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The DAV1D AV1 Video Decoder Has Become Very Fast

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  • phoronix
    started a topic The DAV1D AV1 Video Decoder Has Become Very Fast

    The DAV1D AV1 Video Decoder Has Become Very Fast

    Phoronix: The DAV1D AV1 Video Decoder Has Become Very Fast

    It was just two months ago that the VideoLAN/VLC crew announced the DAV1D AV1 video decoder and already it's becoming quite feature complete and super fast...

    http://www.phoronix.com/scan.php?pag...V1D-Super-Fast

  • GreenReaper
    replied
    libaom has been incorporating avx2 and [s]sse(2-4) versions of crucial functions, as well as increasing the threading capability. It will be interesting to see where things end up six months down the line when we will be seeing more AV1 out there.

    Leave a comment:


  • Creak
    replied
    Originally posted by log0 View Post
    Nope. It is actual assembly. Intrinsics aren't that great, as the compiler can still mess things up underneath.
    Oh my god you're right! O_O
    There's 50KB of ASM code in one file: https://code.videolan.org/videolan/d...x86/x86inc.asm

    I truly believe it's a bad thing to do that. Game engines are using intrinsics without any problem and they get the most out of every MHz of each CPU cores. I can understand that this way is faster to execute in the end, but it is so unmaintainable and unportable
    The cost/benefit ratio must not be very good.

    Well I guess it's good for them that I'm not part of their team then!

    Leave a comment:


  • microcode
    replied
    Originally posted by uid313 View Post

    Because my personal experience with C was very unproductive, tedious, burdensome, and painful. So many cryptic unhelpful compiler errors and warnings, so many segfault crashes.
    I am a terrible C programmer, and I realize there are other much better programmers than me.

    I don't think C is inherently evil, I just don't personally like it. I don't think it is a bad language, and for some use cases it might be a very good language, example for heavy processing and calculation, rendering, maybe a game engine.

    But for certain things, where I need to parse third-party internet-delivered content, such as music or videos, which is done by interpreters, decoders or parsers, then I think security is very important, which is why I think for such things a more robust and type safe language (such Rust) is preferred (over C).

    I never said that Rust is the only language capable of memory safety, but my understanding is that it is safer than C due to a better and safer type system.
    But my understanding is that Ada is supposed to be rather type safe too, hence its use in industrial and military application.
    Also TypeScript and Kotlin have better null handling than C.


    I am not much for Assembly, it is so unreadable and difficult to understand. Also it is not portable. Even among people who do understand it, the people who really do understand it are very few and rare, hence often compilers tend to compile machine code that is faster than hand-optimized assembly code.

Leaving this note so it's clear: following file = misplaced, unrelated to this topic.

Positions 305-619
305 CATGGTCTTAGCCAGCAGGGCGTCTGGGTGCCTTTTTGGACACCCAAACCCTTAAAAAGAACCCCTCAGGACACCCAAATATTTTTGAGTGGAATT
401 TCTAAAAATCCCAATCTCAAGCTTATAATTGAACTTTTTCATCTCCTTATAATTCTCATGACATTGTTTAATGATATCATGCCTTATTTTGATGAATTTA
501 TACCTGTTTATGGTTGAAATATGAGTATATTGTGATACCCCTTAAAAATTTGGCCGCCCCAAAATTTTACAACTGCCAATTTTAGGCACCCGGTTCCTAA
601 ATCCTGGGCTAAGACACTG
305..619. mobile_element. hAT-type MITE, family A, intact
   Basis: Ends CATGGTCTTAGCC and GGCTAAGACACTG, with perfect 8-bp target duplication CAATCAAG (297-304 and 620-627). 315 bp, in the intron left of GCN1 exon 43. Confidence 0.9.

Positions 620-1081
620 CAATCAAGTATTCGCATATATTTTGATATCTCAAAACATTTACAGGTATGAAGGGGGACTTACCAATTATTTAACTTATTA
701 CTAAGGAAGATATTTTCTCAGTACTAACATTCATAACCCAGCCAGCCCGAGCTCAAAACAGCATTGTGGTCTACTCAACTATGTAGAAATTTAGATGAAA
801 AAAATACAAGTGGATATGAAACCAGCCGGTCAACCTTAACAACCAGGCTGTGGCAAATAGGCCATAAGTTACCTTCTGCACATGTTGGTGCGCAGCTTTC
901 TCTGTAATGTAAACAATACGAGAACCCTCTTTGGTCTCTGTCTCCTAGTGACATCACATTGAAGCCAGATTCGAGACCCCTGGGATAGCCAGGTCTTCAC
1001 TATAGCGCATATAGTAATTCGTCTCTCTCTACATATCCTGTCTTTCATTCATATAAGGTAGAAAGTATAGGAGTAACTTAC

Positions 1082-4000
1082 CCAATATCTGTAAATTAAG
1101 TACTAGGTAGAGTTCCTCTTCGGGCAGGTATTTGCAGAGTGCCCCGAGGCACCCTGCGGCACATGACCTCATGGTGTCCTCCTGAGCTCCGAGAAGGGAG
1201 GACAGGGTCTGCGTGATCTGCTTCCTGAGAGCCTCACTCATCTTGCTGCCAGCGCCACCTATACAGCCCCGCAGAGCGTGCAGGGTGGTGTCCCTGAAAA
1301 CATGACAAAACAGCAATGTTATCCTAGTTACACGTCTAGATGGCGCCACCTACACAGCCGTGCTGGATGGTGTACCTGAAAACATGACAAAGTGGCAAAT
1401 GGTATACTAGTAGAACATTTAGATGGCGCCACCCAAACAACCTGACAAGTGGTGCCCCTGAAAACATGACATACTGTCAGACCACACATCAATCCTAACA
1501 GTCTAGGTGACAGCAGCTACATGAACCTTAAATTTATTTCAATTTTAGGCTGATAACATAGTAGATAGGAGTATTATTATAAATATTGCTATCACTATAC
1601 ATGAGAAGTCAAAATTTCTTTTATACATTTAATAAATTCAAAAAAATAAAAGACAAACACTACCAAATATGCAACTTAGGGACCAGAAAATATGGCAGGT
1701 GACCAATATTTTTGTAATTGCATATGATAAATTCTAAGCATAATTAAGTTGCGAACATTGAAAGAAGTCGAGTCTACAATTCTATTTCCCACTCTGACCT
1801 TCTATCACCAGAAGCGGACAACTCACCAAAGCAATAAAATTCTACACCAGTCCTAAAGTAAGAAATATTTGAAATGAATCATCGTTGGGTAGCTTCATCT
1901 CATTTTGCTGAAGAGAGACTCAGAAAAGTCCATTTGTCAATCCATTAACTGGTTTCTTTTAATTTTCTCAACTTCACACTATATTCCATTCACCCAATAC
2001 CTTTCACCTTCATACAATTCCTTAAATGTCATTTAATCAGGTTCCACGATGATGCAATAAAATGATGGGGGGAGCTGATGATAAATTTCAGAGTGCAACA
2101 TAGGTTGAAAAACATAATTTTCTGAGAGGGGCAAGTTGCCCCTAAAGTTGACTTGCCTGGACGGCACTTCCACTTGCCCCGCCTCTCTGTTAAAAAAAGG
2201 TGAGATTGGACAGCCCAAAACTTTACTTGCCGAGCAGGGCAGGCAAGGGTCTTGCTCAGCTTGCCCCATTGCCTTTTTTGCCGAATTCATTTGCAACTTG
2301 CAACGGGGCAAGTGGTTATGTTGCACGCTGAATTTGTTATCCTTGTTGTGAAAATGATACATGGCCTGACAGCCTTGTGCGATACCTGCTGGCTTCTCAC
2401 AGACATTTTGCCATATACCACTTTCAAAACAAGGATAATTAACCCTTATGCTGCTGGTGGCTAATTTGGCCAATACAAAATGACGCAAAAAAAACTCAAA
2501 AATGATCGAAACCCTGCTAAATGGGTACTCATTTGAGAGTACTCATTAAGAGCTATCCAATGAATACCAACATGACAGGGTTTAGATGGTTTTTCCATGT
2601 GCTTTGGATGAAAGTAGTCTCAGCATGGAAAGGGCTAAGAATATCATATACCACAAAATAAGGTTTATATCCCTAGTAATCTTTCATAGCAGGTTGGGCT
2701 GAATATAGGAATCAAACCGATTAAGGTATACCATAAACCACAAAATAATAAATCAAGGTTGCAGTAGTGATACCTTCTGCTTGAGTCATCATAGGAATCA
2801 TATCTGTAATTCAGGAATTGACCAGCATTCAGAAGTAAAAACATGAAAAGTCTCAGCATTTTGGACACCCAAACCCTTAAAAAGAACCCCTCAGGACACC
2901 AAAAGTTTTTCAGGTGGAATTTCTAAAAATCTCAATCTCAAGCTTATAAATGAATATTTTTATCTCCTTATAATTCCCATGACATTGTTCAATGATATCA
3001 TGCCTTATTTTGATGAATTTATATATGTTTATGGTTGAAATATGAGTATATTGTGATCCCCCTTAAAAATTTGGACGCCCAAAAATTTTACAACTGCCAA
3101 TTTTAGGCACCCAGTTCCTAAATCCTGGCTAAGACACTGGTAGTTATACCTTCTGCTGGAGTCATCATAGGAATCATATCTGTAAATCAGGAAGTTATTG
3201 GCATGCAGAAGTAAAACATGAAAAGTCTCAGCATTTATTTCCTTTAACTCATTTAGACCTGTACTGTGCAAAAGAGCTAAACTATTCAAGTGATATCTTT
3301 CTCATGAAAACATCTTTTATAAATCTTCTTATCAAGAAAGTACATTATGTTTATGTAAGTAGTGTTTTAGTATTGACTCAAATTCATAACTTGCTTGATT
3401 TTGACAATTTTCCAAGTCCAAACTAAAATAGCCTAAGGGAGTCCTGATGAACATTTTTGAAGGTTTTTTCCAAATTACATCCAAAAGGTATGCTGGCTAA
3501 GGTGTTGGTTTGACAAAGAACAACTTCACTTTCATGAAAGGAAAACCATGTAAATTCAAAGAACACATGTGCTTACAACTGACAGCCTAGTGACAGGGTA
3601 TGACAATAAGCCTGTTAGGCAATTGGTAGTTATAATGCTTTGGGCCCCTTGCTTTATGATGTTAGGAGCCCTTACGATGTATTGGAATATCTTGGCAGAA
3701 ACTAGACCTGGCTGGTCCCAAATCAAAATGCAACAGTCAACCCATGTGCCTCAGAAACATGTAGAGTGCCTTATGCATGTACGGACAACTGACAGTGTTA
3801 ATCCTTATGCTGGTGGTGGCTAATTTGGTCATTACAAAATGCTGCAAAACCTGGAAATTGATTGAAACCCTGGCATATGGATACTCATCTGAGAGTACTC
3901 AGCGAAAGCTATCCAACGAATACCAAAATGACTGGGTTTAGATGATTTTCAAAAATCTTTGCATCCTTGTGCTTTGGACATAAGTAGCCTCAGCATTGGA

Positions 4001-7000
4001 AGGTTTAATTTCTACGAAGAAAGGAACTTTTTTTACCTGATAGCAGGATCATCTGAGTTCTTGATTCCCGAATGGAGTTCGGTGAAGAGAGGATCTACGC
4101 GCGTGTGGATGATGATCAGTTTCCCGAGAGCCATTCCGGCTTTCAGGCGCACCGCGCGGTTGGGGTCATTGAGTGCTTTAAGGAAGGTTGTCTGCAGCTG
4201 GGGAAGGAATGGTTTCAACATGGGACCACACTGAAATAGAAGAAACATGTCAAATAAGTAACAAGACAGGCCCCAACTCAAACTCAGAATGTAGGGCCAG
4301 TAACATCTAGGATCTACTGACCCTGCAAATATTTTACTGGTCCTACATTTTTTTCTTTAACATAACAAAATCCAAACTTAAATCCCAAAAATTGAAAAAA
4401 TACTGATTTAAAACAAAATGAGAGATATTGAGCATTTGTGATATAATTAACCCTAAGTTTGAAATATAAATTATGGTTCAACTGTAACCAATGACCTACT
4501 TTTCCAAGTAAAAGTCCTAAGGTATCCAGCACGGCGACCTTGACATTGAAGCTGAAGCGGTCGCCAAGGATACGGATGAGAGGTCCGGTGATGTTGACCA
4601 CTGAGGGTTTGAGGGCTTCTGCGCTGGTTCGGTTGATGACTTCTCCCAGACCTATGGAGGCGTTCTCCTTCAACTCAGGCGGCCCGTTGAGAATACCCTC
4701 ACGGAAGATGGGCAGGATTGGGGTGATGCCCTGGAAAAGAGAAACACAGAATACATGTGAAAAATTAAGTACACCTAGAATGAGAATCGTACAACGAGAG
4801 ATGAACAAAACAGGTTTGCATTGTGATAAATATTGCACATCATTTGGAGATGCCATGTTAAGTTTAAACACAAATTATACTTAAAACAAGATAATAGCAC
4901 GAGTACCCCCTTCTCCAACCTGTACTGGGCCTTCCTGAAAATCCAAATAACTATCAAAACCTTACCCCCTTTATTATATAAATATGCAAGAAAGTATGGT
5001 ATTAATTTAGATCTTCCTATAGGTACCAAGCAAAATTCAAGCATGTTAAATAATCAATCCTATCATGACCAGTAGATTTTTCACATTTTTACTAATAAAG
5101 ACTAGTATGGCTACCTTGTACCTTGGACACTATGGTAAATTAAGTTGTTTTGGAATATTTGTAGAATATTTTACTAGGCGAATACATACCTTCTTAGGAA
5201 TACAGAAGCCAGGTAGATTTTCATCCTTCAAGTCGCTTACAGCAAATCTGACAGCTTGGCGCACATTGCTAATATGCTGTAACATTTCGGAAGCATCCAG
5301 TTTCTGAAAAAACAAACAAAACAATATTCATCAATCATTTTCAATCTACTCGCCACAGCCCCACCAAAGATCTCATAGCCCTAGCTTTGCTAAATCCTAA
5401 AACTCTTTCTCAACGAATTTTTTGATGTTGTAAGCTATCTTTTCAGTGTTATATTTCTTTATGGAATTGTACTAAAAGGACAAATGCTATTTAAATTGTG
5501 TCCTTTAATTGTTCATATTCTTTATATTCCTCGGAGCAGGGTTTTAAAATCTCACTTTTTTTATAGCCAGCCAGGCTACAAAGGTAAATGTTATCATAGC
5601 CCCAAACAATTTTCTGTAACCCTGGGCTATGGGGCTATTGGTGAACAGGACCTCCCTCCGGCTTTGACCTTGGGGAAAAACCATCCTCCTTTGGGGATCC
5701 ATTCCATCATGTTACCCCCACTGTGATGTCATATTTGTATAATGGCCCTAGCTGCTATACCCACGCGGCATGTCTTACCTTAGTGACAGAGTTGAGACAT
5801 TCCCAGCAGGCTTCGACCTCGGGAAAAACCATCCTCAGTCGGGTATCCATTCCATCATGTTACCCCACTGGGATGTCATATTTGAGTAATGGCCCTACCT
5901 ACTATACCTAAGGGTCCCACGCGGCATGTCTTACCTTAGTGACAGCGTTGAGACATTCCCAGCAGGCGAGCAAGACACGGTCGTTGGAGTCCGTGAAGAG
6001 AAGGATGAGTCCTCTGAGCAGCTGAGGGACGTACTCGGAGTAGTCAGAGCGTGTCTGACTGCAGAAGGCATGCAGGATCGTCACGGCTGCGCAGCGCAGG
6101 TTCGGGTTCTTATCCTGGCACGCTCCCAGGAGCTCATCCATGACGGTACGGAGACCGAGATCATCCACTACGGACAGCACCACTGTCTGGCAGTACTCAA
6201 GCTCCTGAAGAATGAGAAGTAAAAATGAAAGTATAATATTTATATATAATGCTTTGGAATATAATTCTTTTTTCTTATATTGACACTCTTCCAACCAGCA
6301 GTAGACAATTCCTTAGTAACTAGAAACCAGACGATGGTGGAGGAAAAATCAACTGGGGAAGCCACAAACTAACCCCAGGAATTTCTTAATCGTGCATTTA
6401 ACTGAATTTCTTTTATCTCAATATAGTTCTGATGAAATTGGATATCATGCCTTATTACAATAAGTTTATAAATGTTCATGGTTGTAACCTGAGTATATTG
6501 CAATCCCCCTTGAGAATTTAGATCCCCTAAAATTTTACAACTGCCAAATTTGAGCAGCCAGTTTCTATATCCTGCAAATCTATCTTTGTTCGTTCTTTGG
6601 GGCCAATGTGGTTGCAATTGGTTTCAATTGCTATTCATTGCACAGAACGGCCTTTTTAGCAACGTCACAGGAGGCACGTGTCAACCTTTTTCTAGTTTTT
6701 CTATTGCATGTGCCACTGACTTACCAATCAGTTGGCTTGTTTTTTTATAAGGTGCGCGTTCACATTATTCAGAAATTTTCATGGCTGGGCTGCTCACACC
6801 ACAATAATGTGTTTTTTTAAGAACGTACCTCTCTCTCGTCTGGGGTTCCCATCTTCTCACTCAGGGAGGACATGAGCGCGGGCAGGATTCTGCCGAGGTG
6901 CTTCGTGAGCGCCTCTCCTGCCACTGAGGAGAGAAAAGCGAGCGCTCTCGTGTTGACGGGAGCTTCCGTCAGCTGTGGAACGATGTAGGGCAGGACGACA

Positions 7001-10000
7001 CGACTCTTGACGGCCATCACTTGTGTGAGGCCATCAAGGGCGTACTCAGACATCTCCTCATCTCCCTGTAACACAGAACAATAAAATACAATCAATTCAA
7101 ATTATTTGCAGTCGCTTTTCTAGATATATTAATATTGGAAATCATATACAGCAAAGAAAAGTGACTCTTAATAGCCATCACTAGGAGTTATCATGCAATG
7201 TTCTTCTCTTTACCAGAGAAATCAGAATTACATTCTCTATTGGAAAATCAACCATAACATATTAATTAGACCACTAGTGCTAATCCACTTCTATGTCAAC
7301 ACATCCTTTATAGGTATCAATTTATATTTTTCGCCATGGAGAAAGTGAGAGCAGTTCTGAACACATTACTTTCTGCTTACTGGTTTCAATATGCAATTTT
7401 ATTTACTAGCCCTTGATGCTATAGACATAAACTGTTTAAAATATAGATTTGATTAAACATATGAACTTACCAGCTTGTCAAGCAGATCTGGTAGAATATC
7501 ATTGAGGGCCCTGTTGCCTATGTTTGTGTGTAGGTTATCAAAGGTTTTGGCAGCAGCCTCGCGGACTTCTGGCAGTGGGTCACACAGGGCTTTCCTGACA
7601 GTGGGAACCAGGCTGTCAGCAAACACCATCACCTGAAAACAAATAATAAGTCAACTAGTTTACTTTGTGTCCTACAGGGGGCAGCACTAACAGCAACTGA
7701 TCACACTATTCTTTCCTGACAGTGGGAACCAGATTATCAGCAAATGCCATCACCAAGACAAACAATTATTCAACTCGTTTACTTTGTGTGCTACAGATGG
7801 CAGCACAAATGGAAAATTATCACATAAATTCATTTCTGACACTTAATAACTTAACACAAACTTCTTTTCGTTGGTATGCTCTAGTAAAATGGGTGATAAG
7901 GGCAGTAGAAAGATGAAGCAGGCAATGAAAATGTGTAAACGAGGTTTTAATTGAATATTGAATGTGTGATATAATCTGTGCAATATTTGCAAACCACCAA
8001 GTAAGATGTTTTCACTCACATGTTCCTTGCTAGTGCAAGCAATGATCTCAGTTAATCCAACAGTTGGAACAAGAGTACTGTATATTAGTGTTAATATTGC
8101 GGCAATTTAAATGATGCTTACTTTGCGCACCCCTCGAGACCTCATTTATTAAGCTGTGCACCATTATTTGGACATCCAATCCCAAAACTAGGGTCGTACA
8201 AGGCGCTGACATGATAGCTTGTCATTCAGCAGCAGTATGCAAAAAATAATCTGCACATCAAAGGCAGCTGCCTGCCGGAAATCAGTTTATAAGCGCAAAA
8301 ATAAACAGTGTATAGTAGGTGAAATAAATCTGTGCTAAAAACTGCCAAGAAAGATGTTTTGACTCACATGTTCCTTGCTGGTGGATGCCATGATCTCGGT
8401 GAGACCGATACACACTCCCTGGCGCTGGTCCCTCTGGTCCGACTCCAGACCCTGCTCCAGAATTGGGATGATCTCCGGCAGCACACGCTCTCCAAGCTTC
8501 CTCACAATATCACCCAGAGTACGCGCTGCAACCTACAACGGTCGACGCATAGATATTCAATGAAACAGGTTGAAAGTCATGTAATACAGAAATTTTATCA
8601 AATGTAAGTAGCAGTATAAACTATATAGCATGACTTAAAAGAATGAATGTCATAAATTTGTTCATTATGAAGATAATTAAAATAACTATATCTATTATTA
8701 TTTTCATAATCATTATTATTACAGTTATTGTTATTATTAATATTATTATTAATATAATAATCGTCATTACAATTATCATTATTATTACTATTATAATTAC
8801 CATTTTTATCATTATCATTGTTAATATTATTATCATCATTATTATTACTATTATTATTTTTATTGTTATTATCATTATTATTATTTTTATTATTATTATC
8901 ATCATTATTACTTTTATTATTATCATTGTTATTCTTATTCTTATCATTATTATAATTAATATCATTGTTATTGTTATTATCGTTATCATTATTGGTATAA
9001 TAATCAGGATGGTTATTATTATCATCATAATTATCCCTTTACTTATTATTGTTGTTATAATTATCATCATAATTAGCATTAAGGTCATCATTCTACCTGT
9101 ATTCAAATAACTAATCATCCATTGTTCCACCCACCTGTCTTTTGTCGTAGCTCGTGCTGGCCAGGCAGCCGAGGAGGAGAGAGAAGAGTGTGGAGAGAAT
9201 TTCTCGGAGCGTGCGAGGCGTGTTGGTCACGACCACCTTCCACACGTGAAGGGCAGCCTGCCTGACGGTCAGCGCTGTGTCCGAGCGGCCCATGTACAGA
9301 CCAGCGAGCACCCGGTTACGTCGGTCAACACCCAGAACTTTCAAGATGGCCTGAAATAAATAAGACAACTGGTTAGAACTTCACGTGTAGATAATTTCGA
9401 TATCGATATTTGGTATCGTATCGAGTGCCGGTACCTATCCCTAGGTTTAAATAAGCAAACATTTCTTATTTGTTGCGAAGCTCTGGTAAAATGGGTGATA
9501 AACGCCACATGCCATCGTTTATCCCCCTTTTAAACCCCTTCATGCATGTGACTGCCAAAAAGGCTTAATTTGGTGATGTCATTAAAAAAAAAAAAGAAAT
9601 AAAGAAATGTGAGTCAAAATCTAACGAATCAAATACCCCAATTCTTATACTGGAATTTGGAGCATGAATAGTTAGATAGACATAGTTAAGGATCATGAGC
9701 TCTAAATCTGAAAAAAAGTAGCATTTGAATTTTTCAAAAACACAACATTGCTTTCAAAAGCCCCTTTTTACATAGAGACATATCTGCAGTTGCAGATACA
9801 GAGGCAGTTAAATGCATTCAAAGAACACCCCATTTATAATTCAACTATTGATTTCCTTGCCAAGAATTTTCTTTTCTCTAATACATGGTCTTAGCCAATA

But like it or not, at the end of the day there might be significant performance benefits to writing assembly code in order to take advantage of ISA-specific instructions. In those use cases it should be used.

    If you can use hardware acceleration, then that it is great.
    Basically all of the core duties of any reasonably efficient AV1 decoder are inherently memory unsafe, as far as I can tell. If you end up with an equally questionable mess of hot, unsafe loops, it seems like it would be better to write this mess in a language which is more familiar, has more tools, has more implementations, has more practitioners, is available on more platforms, and can be more readily embedded in a greater number of programs.
    Last edited by microcode; 11-23-2018, 05:42 PM.

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  • microcode
    replied
    Originally posted by Spazturtle View Post
    If the encoder can encode 10FPS per thread but can only use 1 thread, and improving that to 12FPS takes the same amount of work at making the encoder use up to 4 threads, Google will chose to improve the FPS per thread instead of increasing the total number of threads it can use. So both Google and home users see a 20% improvement, whilst it the thread count had been improved Google would have seen no improvement and home users would have seen a 300% improvement.
    I think that it's likely YouTube will use hardware or at least FPGA encoders in the long run. The home users, they expect, will generally use hardware encoders as well. As for multithread, it's possible (at a pretty big reduction in coding efficiency) to encode the video in tiles, which can work on completely separate threads.

    Leave a comment:


  • log0
    replied
    Originally posted by Creak View Post
    Although it's written "assembly" in the VLC blog post, I'm fairly sure it's not assembly, but rather SIMD intrinsics. It's way more portable and maintable than assembly and it allows to take advantage of (modern) CPU features such as AVX-256 that, for instance, can treat 8 floats at the same time on one thread.
    Nope. It is actual assembly. Intrinsics aren't that great, as the compiler can still mess things up underneath.

    Leave a comment:


  • Creak
    replied
    Originally posted by uid313 View Post
    Because my personal experience with C was very unproductive, tedious, burdensome, and painful. So many cryptic unhelpful compiler errors and warnings, so many segfault crashes.